The White-rumped Sandpiper: A Fascinating Bird
The White-rumped Sandpiper (Calidris fuscicollis) is a small-to-medium-sized migratory bird that breeds in the Arctic tundra of North America and Siberia. It is known for its distinctive white rump patch, which sets it apart from other Calidris sandpipers.
Adults are about 6-8 inches long with a wingspan of 14-16 inches. They have dark-brown upperparts, pale underparts, and a distinct white eyebrow stripe. During breeding season males have darker chestnut-colored patches on their breasts than females do.
Where To Find This Bird
During migration season, these birds can be found along the coasts and inland wetlands of North America and Europe. In particular, they frequent mudflats, salt marshes, freshwater ponds or lakeshores where they feed on insects and small crustaceans.
White-rumped Sandpipers breed in the western Arctic tundra of North America and Siberia during Spring before migrating to wintering grounds in southern South American countries such as Peru or Brazil by late September/October.
These birds feed primarily on insects such as flies or mosquitoes but also consume small crustaceans like amphipods when available to provide them with essential nutrients during long flights between breeding sites in their northern habitats down south over thousands upon thousands miles each year!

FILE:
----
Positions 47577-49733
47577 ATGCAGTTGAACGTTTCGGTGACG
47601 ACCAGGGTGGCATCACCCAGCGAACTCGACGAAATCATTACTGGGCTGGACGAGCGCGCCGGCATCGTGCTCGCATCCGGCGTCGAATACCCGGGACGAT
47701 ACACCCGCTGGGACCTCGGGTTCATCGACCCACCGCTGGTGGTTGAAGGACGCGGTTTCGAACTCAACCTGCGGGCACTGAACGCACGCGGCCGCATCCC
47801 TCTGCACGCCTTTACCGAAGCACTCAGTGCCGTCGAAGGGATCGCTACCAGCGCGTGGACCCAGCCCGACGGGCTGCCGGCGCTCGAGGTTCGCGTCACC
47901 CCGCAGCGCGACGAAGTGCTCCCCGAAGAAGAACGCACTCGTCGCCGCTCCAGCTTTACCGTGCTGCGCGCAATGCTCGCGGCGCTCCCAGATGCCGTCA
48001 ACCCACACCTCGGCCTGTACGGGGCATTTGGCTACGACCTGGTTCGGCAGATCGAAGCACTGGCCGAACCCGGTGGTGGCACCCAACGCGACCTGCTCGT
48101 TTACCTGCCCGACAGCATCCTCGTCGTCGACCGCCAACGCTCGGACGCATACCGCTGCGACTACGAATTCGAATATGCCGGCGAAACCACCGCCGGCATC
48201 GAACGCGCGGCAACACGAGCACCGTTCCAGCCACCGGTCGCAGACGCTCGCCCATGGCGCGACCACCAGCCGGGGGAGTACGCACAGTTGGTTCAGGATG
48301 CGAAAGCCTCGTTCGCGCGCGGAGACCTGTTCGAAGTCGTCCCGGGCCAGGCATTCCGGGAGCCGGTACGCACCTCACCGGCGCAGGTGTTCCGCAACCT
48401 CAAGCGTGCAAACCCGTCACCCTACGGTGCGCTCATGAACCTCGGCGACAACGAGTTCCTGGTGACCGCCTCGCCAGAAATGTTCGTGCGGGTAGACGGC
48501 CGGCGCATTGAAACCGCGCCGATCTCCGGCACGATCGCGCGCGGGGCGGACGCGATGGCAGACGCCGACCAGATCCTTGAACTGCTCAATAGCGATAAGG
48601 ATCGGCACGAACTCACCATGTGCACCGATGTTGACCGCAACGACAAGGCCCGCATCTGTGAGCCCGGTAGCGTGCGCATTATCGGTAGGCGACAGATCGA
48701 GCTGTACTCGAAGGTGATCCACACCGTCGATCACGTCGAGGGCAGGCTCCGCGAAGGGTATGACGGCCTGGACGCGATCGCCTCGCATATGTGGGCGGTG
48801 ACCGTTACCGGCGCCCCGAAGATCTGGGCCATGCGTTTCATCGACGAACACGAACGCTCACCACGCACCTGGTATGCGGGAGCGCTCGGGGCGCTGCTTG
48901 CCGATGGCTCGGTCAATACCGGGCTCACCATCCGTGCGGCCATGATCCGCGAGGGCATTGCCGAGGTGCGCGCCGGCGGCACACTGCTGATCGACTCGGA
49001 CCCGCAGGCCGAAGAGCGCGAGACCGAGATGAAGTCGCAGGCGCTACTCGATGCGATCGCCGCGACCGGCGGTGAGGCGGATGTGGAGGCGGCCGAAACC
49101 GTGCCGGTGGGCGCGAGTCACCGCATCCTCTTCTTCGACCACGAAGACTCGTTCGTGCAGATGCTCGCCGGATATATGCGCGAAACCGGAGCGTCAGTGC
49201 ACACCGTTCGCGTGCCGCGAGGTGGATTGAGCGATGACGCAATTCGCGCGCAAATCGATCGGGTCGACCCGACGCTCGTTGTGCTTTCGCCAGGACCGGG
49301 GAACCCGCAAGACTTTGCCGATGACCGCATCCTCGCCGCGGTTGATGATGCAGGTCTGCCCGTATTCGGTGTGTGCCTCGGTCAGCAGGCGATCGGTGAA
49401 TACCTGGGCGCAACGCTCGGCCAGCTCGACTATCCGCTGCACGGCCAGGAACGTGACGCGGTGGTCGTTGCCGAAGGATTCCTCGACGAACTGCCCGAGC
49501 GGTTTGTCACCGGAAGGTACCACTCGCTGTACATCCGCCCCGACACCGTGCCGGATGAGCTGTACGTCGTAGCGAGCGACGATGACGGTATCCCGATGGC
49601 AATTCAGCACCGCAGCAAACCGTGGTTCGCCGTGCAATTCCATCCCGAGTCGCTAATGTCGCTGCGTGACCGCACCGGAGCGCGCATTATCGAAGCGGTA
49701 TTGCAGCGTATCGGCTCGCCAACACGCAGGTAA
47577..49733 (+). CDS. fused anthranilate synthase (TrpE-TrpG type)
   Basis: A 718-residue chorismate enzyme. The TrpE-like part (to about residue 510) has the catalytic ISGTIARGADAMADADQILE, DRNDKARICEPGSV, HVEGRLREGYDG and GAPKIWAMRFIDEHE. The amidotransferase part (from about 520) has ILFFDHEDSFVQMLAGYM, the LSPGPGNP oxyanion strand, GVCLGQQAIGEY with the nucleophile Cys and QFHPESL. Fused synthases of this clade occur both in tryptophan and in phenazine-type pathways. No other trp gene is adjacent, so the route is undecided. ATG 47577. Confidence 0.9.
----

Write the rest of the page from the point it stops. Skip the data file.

1. These birds fly non-stop across continents from one end of the world to another – an incredible feat that takes around two months!
2. The species has been observed flying at altitudes up to 5 km (3 miles) above sea level!
3. Both male and female work together during incubation period taking turns sitting on eggs.
4. Their population numbers have been declining since early twentieth century mainly due habitat loss resulting from climate change and human activities such as oil drilling or agriculture.